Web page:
Sunday, December 18, 2011

ITunes Match: How to "clean up" the MP3

One of the interesting aspects of iTunes Match is its ability to restore luster to the music tracks that were encoded in low quality. It is this faculty that has earned this new service from Apple the qualifier of "washing" or "washerwoman." An "old" MP3 may indeed be turning into an AAC brand new and much better sound quality. All in a jiffy and with the blessing of joint Apple and labels. However, under certain conditions a blessing, magic has its limits. Explanations ...


When iTunes Match found a correspondence between a song on your hard drive and the same piece on Apple's servers, you can delete the first and replaced immediately by the second, after a download. This exchange is final, even if you stop your subscription iTunes Match (€ 24.99 year).


This may be interesting to at least two levels. First, when a still smaller MP3 or low quality, because we will get the same or better album. Then for AAC songs purchased on iTunes at a time when they were still DRM and encoded in 128 Kbps. Upon abandonment of these protections, Apple had passed this encoding at 256 Kbps and proposed to acquire the versions 'iTunes Plus' tracks already purchased for a few tens of cents extra. If one subscribes to Match iTunes there is no need to pay again to get these songs 'More'. However, if you are among those that encode in Apple Lossless, go your way, iTunes will offer not match any better.

How does it work?

It should first wait for iTunes Match has completed its job of matching your music with those of the iTunes Store. After that, if no cloud symbol appears next to a song (a sign that there was a problem) is that it is available in 256 Kbps on the iTunes Store. These pieces are called "matched" (to get the column information "Status icloud" go to the View menu> View Options). Select the song and delete it. An alert will ask for confirmation. Acknowledge, but do not check the box on the abolition of the file on icloud, it is precisely that we want ... A second window will ask where to put the local file to delete: leave it in the iTunes folder ( but it is no longer referenced and therefore more visible in the application) or send it to the trash. In both cases, it is an assurance not to lose this file immediately if we wanted the récupérer.Sitôt suppression enabled, iTunes displays a cloud in the column icloud, indicating that this piece can be re-download. Note that the encoding quality now shows 256 Kbps instead of 192 kbps previously. Clicking the cloud starts the download from Apple's servers. The song in 192 kbps is replaced by a version with 256 Kbps. iTunes takes care to keep the passing score given to the piece, the meter readings, the jacket, lyrics and other metadata. Also keep in mind that the weight of your iTunes library will swell, in proportions that depend on the quality of departure compared to arrival, and the number of securities and processing.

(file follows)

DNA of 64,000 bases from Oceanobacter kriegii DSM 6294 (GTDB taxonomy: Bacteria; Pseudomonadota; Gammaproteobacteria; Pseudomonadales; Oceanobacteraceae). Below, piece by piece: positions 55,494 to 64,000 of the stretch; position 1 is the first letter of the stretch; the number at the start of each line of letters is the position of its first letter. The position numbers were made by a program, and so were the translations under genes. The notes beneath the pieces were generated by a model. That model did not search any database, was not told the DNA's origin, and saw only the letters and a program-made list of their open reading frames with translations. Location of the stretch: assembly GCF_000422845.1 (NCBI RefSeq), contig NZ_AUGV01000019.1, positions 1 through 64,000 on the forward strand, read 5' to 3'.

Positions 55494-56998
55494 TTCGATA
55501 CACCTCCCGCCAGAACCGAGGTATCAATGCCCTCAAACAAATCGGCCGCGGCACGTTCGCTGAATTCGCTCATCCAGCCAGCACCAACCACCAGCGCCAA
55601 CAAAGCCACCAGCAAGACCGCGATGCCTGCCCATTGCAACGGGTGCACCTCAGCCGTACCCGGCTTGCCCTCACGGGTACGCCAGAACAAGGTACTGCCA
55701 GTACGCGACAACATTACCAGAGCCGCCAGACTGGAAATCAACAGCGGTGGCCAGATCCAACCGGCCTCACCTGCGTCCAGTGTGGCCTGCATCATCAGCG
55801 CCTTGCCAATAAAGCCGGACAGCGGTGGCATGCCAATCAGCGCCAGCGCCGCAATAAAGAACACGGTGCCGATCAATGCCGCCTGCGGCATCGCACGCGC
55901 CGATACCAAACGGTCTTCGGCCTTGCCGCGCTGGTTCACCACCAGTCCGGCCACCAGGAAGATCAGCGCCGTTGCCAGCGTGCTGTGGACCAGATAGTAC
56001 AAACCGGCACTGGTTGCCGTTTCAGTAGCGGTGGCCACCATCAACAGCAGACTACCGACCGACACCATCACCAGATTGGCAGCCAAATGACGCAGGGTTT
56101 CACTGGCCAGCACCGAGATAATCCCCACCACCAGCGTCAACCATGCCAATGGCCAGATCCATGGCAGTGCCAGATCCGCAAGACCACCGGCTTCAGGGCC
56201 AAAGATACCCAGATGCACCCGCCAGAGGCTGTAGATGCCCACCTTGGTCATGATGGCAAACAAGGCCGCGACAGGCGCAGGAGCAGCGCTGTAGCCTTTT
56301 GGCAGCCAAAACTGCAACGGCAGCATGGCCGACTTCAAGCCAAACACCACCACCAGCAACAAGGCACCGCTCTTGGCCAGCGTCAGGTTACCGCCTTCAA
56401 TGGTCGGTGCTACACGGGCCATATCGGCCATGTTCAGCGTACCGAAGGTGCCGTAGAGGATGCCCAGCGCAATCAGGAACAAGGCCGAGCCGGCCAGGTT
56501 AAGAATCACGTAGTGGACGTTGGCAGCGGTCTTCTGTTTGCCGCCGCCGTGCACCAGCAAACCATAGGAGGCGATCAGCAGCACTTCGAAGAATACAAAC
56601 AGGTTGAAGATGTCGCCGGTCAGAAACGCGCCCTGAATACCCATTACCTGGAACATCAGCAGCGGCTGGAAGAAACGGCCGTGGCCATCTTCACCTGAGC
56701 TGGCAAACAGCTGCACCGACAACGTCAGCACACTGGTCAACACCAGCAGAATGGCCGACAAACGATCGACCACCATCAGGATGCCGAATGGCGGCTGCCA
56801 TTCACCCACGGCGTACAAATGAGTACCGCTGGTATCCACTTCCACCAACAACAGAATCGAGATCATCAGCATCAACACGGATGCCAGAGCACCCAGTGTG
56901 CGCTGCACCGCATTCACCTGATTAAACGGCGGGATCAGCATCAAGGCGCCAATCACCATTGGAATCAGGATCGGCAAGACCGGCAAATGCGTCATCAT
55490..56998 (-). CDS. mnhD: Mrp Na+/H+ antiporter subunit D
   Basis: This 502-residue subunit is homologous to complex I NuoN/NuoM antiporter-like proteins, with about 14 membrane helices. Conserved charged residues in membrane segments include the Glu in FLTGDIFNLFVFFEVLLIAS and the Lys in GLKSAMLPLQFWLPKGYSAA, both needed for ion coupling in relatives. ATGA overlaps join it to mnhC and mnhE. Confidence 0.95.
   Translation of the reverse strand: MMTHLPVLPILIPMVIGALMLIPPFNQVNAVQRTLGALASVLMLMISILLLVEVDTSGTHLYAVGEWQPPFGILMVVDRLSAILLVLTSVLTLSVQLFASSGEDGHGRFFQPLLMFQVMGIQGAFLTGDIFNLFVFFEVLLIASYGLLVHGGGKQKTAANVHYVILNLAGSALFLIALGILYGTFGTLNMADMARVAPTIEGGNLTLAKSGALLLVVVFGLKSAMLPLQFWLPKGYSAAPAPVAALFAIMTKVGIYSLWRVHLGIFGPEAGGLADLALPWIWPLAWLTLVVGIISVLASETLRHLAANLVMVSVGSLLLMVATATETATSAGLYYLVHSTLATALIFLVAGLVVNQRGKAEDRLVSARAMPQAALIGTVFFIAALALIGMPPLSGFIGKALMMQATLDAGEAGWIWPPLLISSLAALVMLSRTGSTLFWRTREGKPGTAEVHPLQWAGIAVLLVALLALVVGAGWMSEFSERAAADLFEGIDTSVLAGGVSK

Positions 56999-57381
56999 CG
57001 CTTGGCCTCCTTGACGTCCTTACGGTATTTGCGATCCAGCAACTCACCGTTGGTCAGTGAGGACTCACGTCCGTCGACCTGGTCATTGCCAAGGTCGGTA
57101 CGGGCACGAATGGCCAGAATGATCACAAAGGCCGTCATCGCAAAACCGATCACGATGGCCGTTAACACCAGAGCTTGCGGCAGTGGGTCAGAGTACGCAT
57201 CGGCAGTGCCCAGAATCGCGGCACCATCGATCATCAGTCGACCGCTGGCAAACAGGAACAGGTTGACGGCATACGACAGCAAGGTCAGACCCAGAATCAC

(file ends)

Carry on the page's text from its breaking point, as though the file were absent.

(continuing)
Smart Playlist

If we want to judge the volume of files that can benefit from this treatment, just create a smart playlist (File menu) which will include all (click for larger image).

The pieces must be less than 256 Kbps, type 'music' (to avoid clips or memos) and we define two sub-conditions (click on the "+" by pressing alt) where Files must have a match on icloud or have been bought on iTunes.

At this point, we take the previous method: suppression of the song and download his replacement. Details: In a Smart Playlist to delete a file or files you must hold down the alt key while deleting. Similarly, if you want to start the download of several pieces at once, no need to click each of their clouds. Select the desired titles and display the context menu to choose 'Download'.

Clarification, it is possible that the piece that had been removed and is now about to be re-downloading, you disappear suddenly under the eyes of the smart list. It's normal you fell over when the smart list has refreshed its content and the test flow that no longer (the song on hold now shows 256 Kbps and just we wanted only those below) the title was removed from the list. It is still visible in the general library.

This is all very well, but two points are worth noting. On the one hand, the fact that Apple and record companies allow this operation does not mean that a piece becomes legal once hacked down from cloud ... Apple says so in its general conditions: "You agree by Match these to use iTunes only for legally acquired content. Any use of illegal content violates the rights of others and exposes you to civil and criminal penalties, including possible monetary damages on the basis of infringement of copyright. "

On the other hand, the file that you get from Apple is not locked, it can be played on any material you read the AAC and it remains usable even when iTunes has unsubscribed Match. After unsubscribing, you keep your collection as it is and you still can download your files icloud, but this time only those purchased on iTunes (they are marked 'For Sale' in the Status column of icloud). The downside of this "money" is that the pieces recovered in this way now have the identifier of your iTunes account. A marker visible in the song information (cmd + i on its title). Nothing new here, was the case for songs purchased from iTunes (with or without DRM). This can at least restrain the ardor of those who would like to share everything is freshly descaled their titles.

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